By MARY SELL, Alabama Daily News
In his first term as Madison County Probate Judge and in his years of work for his predecessor, Frank Barger has witnessed thousands of involuntary commitment hearings for people with mental illness and in crisis.
“We were seeing many of the same people over and over and over again,” Barger told Alabama Daily News. They’d get court-ordered inpatient care, get better and be released. But whether because they stopped taking their medications or didn’t have a support system to help them in their continued care, “in a few weeks, they’d be back to square one,” Barger said.
In late 2019, Barger created, in partnership with Wellstone Behavioral Health and with approval from county officials, an assisted outpatient treatment program within the Madison County Probate Court as an alternative to inpatient commitments.
State law lets probate judges use however they see fit the $35 application fees for the U.S. Passport applications their offices process. So Barger used the money to hire a mental health case worker to ensure patients go to their doctor and therapy appointments and are compliant on their medications. He recently hired a second case manager.
State law also allows Barger to require patients to report to his office for up to five months.
“If (the patient) has an employment or a basic needs issue, (the case workers) plugs them into community resources to help them,” Barger said. “You would be amazed at, when educating an individual, what 150 days can do.”
Since late 2019, about 63 individuals have gone through the program. He said he knows that’s not a huge number considering Madison County had nearly 400 involuntary commitment hearings last year. While outpatient treatment isn’t right for those experiencing severe mental illnesses, the recidivism rate so far for people who have gone through the assisted outpatient treatment is low. Only about 10% have shown up again in his courtroom because of another mental illness issue, Barger said. That compares to nearly 50% of traditional commitment patients.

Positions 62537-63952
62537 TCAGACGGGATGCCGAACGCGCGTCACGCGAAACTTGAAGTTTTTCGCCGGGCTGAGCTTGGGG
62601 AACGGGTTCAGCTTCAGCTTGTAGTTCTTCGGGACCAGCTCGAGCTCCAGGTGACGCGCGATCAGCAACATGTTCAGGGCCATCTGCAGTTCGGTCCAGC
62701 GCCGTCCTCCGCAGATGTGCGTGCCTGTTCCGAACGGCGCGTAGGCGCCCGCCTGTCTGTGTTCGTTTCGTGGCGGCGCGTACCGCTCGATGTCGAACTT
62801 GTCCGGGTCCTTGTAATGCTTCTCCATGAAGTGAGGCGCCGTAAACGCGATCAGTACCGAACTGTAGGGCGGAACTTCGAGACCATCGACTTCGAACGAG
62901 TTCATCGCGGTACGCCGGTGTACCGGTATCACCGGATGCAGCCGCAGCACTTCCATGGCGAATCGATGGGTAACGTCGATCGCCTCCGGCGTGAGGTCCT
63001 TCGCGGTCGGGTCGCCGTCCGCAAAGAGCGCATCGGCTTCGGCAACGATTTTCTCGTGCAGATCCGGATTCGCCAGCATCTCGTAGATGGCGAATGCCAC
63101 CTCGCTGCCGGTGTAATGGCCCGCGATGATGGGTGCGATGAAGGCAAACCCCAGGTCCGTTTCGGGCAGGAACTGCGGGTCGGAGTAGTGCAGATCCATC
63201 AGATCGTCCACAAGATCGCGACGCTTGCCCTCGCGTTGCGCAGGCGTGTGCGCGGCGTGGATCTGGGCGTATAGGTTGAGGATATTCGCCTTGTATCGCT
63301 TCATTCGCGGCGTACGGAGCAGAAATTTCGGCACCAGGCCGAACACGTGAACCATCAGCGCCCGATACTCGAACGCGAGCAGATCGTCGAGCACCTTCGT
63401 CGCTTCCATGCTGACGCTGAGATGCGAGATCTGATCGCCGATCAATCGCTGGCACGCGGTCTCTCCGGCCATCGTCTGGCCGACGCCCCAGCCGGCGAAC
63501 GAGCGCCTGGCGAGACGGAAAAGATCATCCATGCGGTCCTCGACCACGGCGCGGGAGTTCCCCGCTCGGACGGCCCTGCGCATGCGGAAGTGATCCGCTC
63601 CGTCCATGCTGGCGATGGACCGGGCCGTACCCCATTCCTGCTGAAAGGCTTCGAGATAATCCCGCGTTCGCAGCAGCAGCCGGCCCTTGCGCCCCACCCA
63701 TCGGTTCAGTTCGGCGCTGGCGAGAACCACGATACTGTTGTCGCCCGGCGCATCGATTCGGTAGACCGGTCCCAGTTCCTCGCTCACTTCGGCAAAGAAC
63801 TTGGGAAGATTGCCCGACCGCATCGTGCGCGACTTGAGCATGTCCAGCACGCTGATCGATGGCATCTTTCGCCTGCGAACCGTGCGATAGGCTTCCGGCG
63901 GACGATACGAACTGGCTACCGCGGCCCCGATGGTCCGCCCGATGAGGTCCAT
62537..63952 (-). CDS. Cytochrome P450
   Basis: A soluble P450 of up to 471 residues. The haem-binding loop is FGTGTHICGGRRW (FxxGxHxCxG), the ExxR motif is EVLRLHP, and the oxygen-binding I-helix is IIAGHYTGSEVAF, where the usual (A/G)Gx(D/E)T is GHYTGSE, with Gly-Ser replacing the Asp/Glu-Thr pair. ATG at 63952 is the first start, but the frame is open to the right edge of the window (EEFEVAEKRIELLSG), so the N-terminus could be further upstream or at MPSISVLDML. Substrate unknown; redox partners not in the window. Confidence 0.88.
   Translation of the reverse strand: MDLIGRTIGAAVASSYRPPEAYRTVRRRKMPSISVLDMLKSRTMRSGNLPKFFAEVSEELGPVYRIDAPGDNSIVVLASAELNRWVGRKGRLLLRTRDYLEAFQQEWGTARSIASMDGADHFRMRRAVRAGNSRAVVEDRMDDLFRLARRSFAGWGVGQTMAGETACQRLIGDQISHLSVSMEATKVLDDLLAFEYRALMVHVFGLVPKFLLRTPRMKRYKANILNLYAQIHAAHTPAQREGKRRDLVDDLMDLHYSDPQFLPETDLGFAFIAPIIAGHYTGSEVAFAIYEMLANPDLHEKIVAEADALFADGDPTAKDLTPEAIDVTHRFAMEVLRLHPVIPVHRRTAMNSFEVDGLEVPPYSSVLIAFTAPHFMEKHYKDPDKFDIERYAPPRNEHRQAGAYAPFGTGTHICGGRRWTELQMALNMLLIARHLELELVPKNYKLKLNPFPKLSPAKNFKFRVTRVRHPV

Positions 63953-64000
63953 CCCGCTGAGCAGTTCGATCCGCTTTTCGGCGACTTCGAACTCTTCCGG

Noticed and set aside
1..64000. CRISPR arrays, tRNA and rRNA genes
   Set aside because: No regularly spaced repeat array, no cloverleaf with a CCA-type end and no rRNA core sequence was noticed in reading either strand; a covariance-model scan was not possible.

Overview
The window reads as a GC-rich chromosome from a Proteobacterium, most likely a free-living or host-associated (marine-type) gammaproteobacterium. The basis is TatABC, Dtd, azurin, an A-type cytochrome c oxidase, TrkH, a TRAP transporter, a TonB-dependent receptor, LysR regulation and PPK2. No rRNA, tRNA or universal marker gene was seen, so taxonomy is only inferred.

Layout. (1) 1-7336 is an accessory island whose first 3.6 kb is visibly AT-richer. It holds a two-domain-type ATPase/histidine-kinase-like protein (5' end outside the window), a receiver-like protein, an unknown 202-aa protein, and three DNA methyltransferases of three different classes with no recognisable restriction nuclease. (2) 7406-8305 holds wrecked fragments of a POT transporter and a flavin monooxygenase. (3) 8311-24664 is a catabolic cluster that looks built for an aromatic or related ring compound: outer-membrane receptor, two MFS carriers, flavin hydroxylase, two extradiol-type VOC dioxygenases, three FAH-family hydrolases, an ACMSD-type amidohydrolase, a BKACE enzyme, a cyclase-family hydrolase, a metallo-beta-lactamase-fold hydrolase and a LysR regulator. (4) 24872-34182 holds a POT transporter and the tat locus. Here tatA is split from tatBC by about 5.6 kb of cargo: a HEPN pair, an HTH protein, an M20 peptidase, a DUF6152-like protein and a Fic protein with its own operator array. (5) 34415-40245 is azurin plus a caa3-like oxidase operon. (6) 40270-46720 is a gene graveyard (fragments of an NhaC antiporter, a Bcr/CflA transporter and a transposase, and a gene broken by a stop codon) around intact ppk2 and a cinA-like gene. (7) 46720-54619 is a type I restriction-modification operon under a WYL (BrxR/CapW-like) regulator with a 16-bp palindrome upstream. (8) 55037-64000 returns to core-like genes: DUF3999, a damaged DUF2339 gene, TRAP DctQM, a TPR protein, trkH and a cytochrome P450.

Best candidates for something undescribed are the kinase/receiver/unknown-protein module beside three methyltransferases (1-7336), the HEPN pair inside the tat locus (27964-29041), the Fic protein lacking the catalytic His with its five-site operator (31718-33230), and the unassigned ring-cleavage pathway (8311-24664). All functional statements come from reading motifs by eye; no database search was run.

Barger said too many times, people are released from involuntary commitments with a plan for continued treatment, but there’s little follow-up.
“We need to have a continuum of care and that’s what we’re trying to create,” Barger said.
State Rep. Rex Reynolds, R-Huntsville, praised Barger’s efforts.
“Anytime a local probate judge can think out of the box and deliver care to those in need, it’s a positive,” he said.
Barger this year helped draft House Bill 70, sponsored by Reynolds, to modify the civil commitment process. The new law will allow probate judges to, in some cases, change an individual’s treatment plan from inpatient to outpatient without having to attend another commitment hearing.
Barger said outpatient care saves thousands of dollars per individual. He and other probate judges have said finding space for involuntary commitments has been a challenge following major state funding cuts in 2010 and the 2012 and 2015 closure of three state mental health hospitals.
“More bed space is critical,” Barger said about state funding needs he sees.
Alabama Department of Mental Health Commissioner Kim Boswell said the ongoing creation of six mental health crisis centers around the state, where people can be stabilized and possibly referred for outpatient treatment, may reduce the need for civil commitments and the need for inpatient care.
Boswell also said more of the 268 beds at Bryce Hospital in Tuscaloosa will be available for court-committed individuals when a $60 million, 96-bed expansion at Taylor Hardin Secure Medical Facility is complete, likely in late 2024.
The addition at that Tuscaloosa facility for the criminally committed is the result of a federal court settlement following a 2016 lawsuit from the ACLU. The organization argued that lack of space at Taylor Hardin meant people with mental illnesses were being held for months in county jails that weren’t equipped to treat them.
Barger said there will always be a need for space to house individuals during what can be months-long commitments.
“We still have a tremendous need for increased beds,” he said.